Just a few hours before the Kenya-Rwanda qualifier and just a short distance away in Nairobi, Kenya Football Federation president Nick Mwendwa appeared in court after being arrested on suspicion of corruption and questioned by police over how the federation spent more than $6 million given to it by the government.
Prosecutors want Mwendwa detained for 14 days for more questioning, and also to give police a chance to gather documents. Mwendwa was granted bail ahead of another court appearance on Wednesday when a judge will decide whether to put him back in jail for interrogation.
Mwendwa was arrested at a hotel on Friday while visiting the national team, and a day after the government disbanded the national federation and replaced its leadership with a temporary committee. Kenya’s sports minister said authorities needed to investigate the federation for corruption.
The move to disband the federation puts Kenya at risk of a ban from international soccer. FIFA doesn’t allow governments to interfere in the running of soccer federations and urged Kenyan authorities to reinstate Mwendwa and other officials. That appears unlikely now, with Mwendwa’s bail conditions barring him from contacting federation staff or accessing its offices.
Kenya-Rwanda was one of four qualifiers in Africa on Monday, none of which had any bearing on who will progress to the decisive 10-team playoffs. In the other games, Togo won in Namibia 1-0, Niger beat Djibouti 7-2 and Guinea-Bissau drew with Sudan 0-0. All those teams had already been eliminated.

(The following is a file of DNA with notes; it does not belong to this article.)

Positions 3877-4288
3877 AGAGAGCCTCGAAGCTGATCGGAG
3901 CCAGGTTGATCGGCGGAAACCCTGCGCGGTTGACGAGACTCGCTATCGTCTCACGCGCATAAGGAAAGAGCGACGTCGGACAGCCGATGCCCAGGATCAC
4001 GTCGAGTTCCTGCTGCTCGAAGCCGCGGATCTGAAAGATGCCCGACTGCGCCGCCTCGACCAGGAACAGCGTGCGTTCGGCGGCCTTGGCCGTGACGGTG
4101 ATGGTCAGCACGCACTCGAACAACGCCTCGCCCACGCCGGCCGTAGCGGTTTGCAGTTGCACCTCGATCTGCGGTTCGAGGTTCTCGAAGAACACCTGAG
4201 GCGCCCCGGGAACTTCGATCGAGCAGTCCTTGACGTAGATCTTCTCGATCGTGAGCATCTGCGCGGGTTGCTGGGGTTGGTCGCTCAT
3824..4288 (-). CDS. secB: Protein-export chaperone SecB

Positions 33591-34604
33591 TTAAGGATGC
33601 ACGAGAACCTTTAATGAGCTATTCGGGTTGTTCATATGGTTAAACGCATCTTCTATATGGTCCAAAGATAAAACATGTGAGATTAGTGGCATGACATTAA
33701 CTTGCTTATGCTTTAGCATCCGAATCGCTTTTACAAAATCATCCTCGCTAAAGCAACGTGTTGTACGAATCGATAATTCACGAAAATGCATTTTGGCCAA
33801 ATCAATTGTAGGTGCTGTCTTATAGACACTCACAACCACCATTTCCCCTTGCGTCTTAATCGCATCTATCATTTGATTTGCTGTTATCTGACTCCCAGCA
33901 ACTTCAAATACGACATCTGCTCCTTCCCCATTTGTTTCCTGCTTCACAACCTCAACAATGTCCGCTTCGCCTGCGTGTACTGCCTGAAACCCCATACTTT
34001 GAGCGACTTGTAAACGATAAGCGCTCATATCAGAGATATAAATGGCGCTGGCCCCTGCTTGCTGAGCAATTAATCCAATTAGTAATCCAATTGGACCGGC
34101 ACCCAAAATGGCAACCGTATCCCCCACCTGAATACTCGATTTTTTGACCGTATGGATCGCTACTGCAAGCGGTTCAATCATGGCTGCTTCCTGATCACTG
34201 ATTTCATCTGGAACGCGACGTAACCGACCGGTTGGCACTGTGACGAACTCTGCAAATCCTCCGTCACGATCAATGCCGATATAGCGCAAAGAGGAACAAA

Mali, Egypt, Ghana, Senegal, Morocco and Congo have qualified for the playoffs by winning their groups. African champion Algeria, Tunisia and Nigeria are all seeking to join them on the final day of group games on Tuesday. West African rivals Ivory Coast and Cameroon will meet in a winner-take-all game in their group.
The five winners of the playoff games in March will qualify for the World Cup.
South Africa said on Monday it will make a formal complaint and appeal to both the Confederation of African Football and FIFA after its 1-0 loss in Ghana on Sunday.
Ghana’s victory saw it clinch the playoff place in Group G at the expense of South Africa. The game, and maybe a World Cup place, was decided by a penalty that was hotly disputed by the South Africans, who also complained about other decisions by Senegalese referee Maguette N’Diaye that went against them.
South African Football Association CEO Tebogo Motlanthe said they will ask CAF and FIFA to investigate “the conduct” of N’Diaye and the other match officials.
AP writer Mutwiri Mutuota in Nairobi, Kenya contributed to this report.
More AP soccer: https://apnews.com/hub/soccer and https://twitter.com/AP_Sports